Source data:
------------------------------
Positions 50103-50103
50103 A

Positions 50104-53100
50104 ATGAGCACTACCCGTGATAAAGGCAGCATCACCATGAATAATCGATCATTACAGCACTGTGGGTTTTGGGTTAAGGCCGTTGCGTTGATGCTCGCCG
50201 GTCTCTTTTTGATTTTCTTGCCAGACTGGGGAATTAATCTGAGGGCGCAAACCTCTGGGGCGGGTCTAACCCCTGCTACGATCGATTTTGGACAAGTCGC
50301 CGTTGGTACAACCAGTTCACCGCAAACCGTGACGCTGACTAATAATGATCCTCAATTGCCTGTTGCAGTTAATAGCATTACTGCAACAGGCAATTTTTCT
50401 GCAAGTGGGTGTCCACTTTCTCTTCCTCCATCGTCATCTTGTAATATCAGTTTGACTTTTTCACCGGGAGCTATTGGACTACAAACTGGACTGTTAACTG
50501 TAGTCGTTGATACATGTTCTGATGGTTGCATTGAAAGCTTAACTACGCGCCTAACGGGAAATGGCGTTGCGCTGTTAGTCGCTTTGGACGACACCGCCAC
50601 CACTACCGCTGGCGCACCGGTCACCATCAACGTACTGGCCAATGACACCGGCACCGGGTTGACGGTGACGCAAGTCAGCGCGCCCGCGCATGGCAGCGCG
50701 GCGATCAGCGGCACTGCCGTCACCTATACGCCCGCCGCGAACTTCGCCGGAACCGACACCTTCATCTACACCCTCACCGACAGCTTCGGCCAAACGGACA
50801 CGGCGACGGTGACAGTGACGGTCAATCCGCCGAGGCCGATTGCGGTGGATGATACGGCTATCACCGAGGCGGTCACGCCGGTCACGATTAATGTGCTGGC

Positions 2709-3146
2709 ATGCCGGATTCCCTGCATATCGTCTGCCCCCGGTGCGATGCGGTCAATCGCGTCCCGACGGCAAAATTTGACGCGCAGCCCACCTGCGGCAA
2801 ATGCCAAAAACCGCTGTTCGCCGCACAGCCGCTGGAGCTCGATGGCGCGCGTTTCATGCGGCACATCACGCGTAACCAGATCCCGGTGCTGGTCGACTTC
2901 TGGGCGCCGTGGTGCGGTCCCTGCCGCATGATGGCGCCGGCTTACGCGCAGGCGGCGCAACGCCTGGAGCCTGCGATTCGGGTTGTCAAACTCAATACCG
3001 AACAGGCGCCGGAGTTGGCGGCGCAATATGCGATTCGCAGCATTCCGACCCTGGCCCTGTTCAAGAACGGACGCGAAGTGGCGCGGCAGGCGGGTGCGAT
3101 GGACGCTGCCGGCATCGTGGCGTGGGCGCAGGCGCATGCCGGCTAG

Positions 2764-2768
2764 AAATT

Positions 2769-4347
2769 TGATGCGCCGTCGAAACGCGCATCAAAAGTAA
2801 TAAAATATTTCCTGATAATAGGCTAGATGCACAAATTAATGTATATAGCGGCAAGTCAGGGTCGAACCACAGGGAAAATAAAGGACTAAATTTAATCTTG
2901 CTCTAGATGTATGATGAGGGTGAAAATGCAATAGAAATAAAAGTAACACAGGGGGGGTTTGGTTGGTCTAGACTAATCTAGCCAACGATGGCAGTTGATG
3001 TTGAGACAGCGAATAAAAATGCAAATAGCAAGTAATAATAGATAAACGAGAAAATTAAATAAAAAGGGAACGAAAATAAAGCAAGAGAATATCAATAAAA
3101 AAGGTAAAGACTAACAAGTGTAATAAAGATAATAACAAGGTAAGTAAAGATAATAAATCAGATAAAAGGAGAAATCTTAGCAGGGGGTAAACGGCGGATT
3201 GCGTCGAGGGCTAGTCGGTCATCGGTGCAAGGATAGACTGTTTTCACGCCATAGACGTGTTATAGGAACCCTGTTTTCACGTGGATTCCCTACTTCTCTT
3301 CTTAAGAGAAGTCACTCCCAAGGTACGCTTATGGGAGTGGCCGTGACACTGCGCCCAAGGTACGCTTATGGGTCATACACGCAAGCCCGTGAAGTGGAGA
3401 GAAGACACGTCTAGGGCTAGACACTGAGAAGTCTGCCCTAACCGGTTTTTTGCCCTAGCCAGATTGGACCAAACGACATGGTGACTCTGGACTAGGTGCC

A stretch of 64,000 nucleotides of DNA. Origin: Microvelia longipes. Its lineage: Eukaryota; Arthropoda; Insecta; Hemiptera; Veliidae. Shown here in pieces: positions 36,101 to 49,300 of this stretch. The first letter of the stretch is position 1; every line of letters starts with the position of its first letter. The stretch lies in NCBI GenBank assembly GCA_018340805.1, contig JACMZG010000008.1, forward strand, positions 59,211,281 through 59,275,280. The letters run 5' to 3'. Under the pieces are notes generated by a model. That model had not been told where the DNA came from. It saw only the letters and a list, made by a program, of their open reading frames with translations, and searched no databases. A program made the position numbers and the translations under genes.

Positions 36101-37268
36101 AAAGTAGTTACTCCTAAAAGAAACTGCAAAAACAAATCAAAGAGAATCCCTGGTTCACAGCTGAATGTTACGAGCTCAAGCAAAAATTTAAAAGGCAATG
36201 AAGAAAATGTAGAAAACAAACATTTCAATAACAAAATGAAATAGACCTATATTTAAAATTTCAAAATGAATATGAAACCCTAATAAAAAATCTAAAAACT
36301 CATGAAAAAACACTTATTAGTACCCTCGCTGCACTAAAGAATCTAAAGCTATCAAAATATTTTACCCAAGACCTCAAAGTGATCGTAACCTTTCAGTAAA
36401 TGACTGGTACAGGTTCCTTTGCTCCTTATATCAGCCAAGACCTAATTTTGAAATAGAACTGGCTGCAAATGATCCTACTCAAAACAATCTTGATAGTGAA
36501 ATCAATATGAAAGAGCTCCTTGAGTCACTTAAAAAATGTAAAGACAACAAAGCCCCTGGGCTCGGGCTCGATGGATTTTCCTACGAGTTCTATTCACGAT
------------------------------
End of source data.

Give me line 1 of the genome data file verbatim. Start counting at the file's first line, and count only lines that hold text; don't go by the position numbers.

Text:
Positions 50103-50103